I am a recently turned 18-year-old Upper Six student of Guyana’s premier secondary institution: Queen’s College. My ambitions lie in the medical field. However, do note this: the contents of this letter were neither vetted nor altered by any teacher at the aforementioned institution, for I will not be anyone’s propaganda doll. This is my independent opinion.
The Caribbean Examinations Council (CXC) has proposed a July timeframe for the upcoming CAPE and CSEC examinations. More notably, the examination structure has been modified. The essay style component (Paper Two) has been completely removed, leaving our final grades to be determined by our SBA score and a multiple-choice exam (Paper One). I assume that the Council is familiar with the countless objections to this strategy, our teachers’ union being one notable critic. The Jamaica Association of Principals of Secondary Schools (JAPPS) being another. With the utmost respect, I must add my voice to the chorus of disapproval. I too am asking the Council to reconsider their strategy for the upcoming examinations.
First and foremost, I do understand that these are trying times and that the Council is under pressure right now to deliver credible and fair examinations. After all, we are in the middle of a global pandemic, unaware of when this crisis will end. However, I do believe I speak on behalf of countless students regionally when I say that the proposed strategy will be a grave disservice to all of us writing the examinations. We have been preparing since the beginning of the academic year to get our SBA’s out of the way to tackle both the multiple-choice as well as the essay style examination.
Are we supposed to accept that we must dump all our hard work for the past months down the drain? The Paper Two component is an absolute necessity. We, the student population, take in and process our knowledge differently. Paper Two allows us to organise and project our thoughts in a way that is unique to us. We are the creative youth of today, let us express ourselves! The same Paper Two allows us to link our responses to other concepts resulting in a delivery demonstrating greater proficiency. It separates the sheep from the goats. A multiple-choice exam being the only source of validation of our knowledge puts us at a disadvantage.
Moreover, I do not believe that any recognised university will accept students based on the results of a multiple-choice examination. It simply is not a true reflection of students’ potential. The Council can repeat the fallacy that a valid grade can be determined using the SBA and Paper One, but it would only be like trying to convince an ostrich that it can fly. In addition to this, we have already paid our exam fees. We paid to write both papers. At the time of writing this (April 26, 2020) I have not been made aware of any provisions made by CXC to reimburse the students due to the removal of the Paper Two. If this new exam structure will not change then I believe that we should be refunded for Paper Two. After all, our parents did work hard for that money to write those exams. It must not be blatantly disregarded.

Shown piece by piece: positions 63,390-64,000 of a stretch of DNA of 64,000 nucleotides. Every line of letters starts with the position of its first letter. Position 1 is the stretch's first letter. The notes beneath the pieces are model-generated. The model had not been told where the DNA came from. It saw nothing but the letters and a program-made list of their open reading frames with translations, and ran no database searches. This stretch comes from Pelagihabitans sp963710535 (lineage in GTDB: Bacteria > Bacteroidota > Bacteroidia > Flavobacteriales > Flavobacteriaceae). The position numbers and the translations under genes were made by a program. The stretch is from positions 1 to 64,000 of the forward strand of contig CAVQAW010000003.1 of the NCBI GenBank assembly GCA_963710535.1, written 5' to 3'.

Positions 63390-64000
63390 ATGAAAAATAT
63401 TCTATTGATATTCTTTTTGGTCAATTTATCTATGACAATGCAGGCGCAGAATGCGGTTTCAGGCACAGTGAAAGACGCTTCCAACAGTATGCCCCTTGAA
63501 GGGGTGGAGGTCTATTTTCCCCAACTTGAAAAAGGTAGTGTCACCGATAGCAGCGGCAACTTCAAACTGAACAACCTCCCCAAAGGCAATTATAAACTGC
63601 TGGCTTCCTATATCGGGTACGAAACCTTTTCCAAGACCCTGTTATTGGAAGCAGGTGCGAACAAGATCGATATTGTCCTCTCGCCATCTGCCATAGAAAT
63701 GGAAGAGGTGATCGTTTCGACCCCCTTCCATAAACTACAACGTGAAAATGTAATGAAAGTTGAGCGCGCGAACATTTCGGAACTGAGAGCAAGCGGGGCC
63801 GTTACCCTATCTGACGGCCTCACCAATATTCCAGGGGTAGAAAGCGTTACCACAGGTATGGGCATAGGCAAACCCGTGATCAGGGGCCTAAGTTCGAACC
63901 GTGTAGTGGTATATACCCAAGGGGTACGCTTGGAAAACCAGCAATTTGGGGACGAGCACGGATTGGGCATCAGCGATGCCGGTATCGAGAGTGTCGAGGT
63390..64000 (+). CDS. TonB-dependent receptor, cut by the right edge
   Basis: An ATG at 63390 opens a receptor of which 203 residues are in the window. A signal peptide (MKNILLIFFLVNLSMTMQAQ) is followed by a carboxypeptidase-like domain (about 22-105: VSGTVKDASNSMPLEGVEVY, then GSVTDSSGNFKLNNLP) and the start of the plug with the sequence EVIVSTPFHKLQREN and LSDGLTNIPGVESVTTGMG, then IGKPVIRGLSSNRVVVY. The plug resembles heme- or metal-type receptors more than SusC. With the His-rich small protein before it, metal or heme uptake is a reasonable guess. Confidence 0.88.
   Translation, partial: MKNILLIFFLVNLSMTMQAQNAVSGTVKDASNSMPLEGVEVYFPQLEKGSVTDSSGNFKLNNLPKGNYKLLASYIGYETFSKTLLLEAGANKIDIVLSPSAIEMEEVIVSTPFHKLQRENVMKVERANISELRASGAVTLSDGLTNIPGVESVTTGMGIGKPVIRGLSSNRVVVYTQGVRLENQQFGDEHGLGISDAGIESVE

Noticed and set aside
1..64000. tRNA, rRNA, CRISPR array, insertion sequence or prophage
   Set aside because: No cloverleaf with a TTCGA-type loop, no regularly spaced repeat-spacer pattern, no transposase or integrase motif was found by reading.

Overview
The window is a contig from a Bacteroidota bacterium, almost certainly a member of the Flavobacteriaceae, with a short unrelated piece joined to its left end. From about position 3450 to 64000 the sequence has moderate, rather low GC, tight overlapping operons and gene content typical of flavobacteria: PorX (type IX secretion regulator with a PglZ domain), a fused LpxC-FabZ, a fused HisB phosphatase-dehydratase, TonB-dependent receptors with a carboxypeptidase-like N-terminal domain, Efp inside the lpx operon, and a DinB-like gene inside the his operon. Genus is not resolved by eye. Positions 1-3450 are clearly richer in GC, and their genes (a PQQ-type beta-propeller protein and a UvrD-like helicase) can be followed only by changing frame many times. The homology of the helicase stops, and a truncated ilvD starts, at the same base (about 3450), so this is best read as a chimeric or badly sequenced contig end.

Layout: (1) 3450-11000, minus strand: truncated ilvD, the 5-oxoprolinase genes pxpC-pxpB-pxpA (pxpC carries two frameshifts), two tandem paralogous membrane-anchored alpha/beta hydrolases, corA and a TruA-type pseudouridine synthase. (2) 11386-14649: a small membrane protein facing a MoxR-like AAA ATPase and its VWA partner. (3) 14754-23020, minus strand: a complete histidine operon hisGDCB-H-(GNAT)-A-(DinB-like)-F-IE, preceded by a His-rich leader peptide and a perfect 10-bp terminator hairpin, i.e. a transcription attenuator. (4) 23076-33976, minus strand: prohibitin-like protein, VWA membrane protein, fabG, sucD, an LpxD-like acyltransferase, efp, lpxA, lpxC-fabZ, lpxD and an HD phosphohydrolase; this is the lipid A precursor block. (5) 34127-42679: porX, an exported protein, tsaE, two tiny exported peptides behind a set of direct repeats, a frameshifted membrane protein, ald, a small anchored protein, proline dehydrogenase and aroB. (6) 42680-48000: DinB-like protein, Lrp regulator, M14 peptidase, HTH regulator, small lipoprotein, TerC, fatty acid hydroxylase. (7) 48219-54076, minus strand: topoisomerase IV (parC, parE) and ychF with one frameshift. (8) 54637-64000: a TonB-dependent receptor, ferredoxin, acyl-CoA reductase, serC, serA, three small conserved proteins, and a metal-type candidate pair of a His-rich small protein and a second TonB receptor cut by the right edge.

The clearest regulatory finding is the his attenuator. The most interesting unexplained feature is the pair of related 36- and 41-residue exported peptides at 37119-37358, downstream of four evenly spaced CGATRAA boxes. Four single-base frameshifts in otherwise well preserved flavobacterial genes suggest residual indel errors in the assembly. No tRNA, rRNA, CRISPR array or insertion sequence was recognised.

Further, if we really are to sit these exams in July at a centre then we are still breaking quarantine. We are still leaving our houses and placing ourselves at risk of contracting COVID-19. And for what? To take a multiple-choice examination that is highly unlikely to be recognised? Is it not best we just write the whole examination (Papers One and Two) and get it over it? Why put ourselves in danger for the sake of an examination that will not reflect our true potential? CXC believes that their strategy is a good one as it allows the students to write the exams within a shorter timeframe and have the papers marked and results released quicker – much like a driver’s exam. But anyone can read my previous sentence and realise the only party benefiting from this strategy: CXC.
The only logical solution is to have the students write the complete examination (Papers One and Two) at a postponed date, after the pandemic subsides. The curve will flatten and soon it will be safe for us to leave our homes without the risk of contracting COVID-19. Once again, I am calling on the Council to respectfully reconsider their current proposal for the upcoming CSEC and CAPE examinations. It is the only way forward to write credible examinations to ascertain bright futures for us, the students.